Old Homes

Old homes among the hills ! I love their gardens ;
Their old rock-fences that our day inherits ;
Their doors, round which the great trees stand like wardens ;
Their paths, down which the shadows march like spirits ;
Broad doors and paths that reach bird-haunted gardens.
I see them gray among their ancient acres,
Severe of front, their gables lichen-sprinkled, —
Like gentle-hearted, solitary Quakers,
Grave and religious, with kind faces wrinkled, —
Serene among their memory-hallowed acres.
Their gardens, banked with roses and with lilies, —
Those sweet aristocrats of all the flowers, —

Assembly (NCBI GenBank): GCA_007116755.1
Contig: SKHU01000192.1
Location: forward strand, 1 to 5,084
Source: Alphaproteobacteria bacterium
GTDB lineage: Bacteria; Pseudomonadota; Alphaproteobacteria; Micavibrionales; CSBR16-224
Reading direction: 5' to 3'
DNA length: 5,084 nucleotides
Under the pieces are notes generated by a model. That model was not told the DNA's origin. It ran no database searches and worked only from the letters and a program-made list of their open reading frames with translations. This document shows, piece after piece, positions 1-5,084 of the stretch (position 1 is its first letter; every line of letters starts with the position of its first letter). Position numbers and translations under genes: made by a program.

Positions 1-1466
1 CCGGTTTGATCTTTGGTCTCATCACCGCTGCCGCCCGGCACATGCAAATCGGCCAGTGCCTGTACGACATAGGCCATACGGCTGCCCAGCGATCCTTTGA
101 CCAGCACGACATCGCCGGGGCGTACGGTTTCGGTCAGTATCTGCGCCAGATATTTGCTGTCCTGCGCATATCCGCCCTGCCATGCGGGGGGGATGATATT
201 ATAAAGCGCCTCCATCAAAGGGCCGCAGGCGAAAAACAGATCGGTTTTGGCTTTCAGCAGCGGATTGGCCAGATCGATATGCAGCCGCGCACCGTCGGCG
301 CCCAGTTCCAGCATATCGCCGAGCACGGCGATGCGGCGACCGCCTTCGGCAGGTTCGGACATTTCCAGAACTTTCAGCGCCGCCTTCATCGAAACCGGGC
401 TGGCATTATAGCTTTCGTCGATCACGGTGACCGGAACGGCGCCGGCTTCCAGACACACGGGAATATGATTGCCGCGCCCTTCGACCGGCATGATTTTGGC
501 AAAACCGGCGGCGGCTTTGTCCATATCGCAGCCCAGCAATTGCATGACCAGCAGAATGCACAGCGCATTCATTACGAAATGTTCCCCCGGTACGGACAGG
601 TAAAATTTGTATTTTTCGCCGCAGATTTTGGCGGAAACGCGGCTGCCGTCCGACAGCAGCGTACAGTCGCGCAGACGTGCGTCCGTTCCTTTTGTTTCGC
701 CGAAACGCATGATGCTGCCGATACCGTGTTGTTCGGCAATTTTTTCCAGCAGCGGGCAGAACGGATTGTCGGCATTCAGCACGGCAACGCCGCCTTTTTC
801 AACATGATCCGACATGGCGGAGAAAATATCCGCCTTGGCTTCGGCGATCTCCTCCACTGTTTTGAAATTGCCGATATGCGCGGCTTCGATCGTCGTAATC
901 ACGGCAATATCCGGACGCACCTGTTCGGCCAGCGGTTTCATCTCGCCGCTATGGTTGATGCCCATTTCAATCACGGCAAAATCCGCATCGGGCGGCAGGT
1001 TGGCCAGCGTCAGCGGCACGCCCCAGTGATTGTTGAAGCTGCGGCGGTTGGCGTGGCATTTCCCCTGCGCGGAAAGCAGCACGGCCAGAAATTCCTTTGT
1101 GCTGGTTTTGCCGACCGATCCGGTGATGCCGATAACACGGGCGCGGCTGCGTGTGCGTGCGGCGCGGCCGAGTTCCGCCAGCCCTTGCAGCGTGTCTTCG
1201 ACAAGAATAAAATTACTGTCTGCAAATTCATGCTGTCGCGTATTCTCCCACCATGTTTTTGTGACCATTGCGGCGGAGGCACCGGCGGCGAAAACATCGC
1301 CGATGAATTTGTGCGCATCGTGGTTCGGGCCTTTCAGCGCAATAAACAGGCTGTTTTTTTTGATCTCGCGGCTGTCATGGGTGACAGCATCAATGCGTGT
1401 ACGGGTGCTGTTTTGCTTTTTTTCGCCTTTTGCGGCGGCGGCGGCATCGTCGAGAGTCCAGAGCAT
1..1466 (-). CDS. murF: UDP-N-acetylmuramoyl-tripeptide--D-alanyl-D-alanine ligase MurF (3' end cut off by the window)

Where Springtime mints her gold in daffodillies,
And Autumn ingots marigolds in showers,
And all the hours are toilless as the lilies.
I love their orchards, where the gay woodpecker
Flits, flashing o’er you, like a winged jewel;
Their woods, whose floors of moss the squirrels checker
With half-hulled nuts ; and where, in cool renewal,
The wild brooks laugh, and raps the red woodpecker.
Old homes ! old hearts! Upon my soul forever
Their peace and gladness lie like tears and laughter ;
Like love, they touch me, through the years that sever,
With simple faith ; like friendship, draw me after
The dreamy patience that is theirs forever.
Madison Cawein.